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The debate about Graham Hancock's talk

Please use this space to comment on the debate around Graham Hancock's TEDx talk, as described here:

http://blog.ted.com/2013/03/19/the-debate-about-graham-hancocks-talk/

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Closing Statement from TED

Thanks to all who participated in this conversation on TED's decision to move Graham Hancock's talk from YouTube to TED.com. It was scheduled as a 2-week conversation, and has now closed. But the archive will remain visible here.

We'd like to respond here to some of the questions raised in the course of the discussion.

Some asked whether this was "censorship." Now, it's pretty clear that it isn't censorship, since the talk itself is literally a click away on this very site, and easily findable on Google. But it raises an interesting question about curation. Should TED play *any* curatorial role in the content it allows its TEDx organizers to promote? We believe we should. And once you accept a role for curatorial limits, you have to accept there will be times when disputes arise.

A number of questions were raised about TED's science board: How it works and why the member list isn't public. Our science board has 5 members -- all working scientists or distinguished science journalists. When we encounter a scientific talk that raises questions, they advise us on their position. I and my team here at TED make the final decisions. We keep the names of the science board private. This is a common practice for science review boards in the academic world, which preserves the objectivity of the recommendations and also protects the participants from retribution or harassment.

Finally, let me say that TED is 100% committed to open enquiry, including challenges to orthodox thinking. But we're also firm believers in appropriate skepticism, or critical thinking. Those two instincts will sometimes conflict, as they did in this case. That's why we invited this debate. The process hasn't been perfect. But it has been undertaken in passionate pursuit of these core values.

The talk, and this conversation, will remain here, and all are invited to make their own reasoned judgement.

Thanks for listening.

Chris Anderson, TED Curator

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  • Apr 1 2013: I'm refraining from further comments as I feel I have probably said enough. My final observation is addressed primarily to John Hoopes.

    The error here is TED's as they invited the man to speak. If they don't like what he said, tough.

    John, should we not invoke the statute of limitations here? This is beginning to sound inquisitorial. Why dwell on Hancocks past errors? This talk was about growing up, getting over his chronic dependence on cannabis and the fact that Ayahuasca initiated him. All commendable good stuff in my view.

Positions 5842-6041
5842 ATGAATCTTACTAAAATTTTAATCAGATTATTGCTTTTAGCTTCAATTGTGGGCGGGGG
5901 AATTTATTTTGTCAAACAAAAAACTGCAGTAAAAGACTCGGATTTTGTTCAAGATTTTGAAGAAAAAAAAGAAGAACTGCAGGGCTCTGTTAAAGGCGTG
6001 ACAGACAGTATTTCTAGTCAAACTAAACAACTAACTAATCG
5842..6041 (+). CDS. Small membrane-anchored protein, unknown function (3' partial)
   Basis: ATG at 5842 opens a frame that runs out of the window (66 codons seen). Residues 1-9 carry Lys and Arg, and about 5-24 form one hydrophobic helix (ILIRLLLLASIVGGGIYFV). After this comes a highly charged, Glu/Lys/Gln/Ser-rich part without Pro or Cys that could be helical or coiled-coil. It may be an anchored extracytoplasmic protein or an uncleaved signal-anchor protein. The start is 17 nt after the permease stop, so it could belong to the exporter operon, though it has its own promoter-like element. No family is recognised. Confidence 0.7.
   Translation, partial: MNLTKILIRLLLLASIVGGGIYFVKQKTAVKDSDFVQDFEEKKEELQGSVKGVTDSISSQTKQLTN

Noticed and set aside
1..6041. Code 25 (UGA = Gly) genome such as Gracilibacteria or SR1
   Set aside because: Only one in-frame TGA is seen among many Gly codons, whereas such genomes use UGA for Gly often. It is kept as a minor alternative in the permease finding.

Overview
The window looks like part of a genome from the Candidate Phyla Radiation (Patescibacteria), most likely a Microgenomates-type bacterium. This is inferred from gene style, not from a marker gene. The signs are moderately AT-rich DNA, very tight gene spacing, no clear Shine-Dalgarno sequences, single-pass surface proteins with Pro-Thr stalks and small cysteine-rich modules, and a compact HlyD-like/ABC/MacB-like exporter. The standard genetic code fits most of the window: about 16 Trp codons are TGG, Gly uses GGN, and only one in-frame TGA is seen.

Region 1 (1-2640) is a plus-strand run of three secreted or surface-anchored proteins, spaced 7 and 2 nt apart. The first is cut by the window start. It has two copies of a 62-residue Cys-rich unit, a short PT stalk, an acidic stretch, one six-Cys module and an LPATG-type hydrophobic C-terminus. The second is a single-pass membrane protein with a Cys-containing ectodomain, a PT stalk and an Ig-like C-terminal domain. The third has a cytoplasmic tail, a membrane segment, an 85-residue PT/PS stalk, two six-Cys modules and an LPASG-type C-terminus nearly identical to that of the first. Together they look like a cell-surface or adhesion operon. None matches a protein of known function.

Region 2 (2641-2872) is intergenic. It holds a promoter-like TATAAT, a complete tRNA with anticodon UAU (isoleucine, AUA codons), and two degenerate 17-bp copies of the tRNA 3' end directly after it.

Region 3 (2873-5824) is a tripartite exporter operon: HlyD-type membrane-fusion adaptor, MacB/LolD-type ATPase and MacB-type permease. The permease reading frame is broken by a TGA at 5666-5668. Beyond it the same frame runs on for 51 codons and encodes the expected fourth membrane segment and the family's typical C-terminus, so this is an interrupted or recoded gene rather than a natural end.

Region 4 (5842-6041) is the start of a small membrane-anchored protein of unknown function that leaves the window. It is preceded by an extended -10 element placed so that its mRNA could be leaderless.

Just for the record, I'm pasting a previous response to you that got misplaced in the melee.

    ........I don't think that is exactly right John, (with reference to scientology etc) because the overall rationale of TED talks seems to be about respecting Nature and promoting environmental responsibility, so arguably Hancock's (new) ethos and intent might fall nicely into that ecological ballpark while all the others you mention would not qualify. So much contemporary applied science in industry is massively destructive and reprehensible in practice ~ what Polly Higgins another Whitechapel contributor calls ecocidal, so GH is suggesting Ayahuasca remedies are part of the solution.......

    Far better to be part of the solution to our ills than merely further exascerbating the problems, surely? The bottom line has to be this: does what we do and say contribute to civilization (ie planetary well-being) or compromise it?
    • Apr 1 2013: To clear up confusion: TED did not invite Hancock to speak. TEDx Whitechapel did that, and TEDx Whitechapel is an organisation unto itself. That is, until it does something that TED doesn't like, at which point TED can step in and have its way.
      • Apr 1 2013: Thanks for that clarification Lewis. I guess it's the perils of franchising that must be addressed.

        Be that as it may, if TED central disapproves, could they not simply have issued a respectful, sceptical and civil disclaimer? I mean that "website of shame" tactic was hardly appropriate; and as for Rupert Sheldrake being branded a charlatan that is just disgraceful and profoundly ill-considered, actually quite ignorant.
        • Apr 1 2013: What we're witnessing now is a dramatic shift in TED's direction. TED is being entirely reactive, not proactive. And what they're reacting to is an uproar in the rabid atheist wing. They don't even understand their own reasons for deleting these talks. They tried to give some reasons but they crossed them all out when the whole thing was solidly refuted. They have offered no explanation since.

          Their reasons for revoking the license of TEDx West Hollywood in advance of their upcoming conference are also unclear except for some clumsy attempt to explain that it's because of the "pseudoscience struggle" as if that were a real thing. http://weilerpsiblog.wordpress.com/2013/03/30/ted-not-satisfied-with-current-censorship-tedxwesthollywood-is-taken-down/

          TED has cast its lot with atheist activists and a shadowy "science board" whose identities they won't reveal. From here out you can expect TED to become increasing censorious and increasingly boring.
        • Apr 1 2013: I think Hancock neatly summed this up in an interview about this issue when he said that if one looks at TED's sponsors one can see that TED's job is to help launder the reputation of huge corporations which are a large part of the problem we face.

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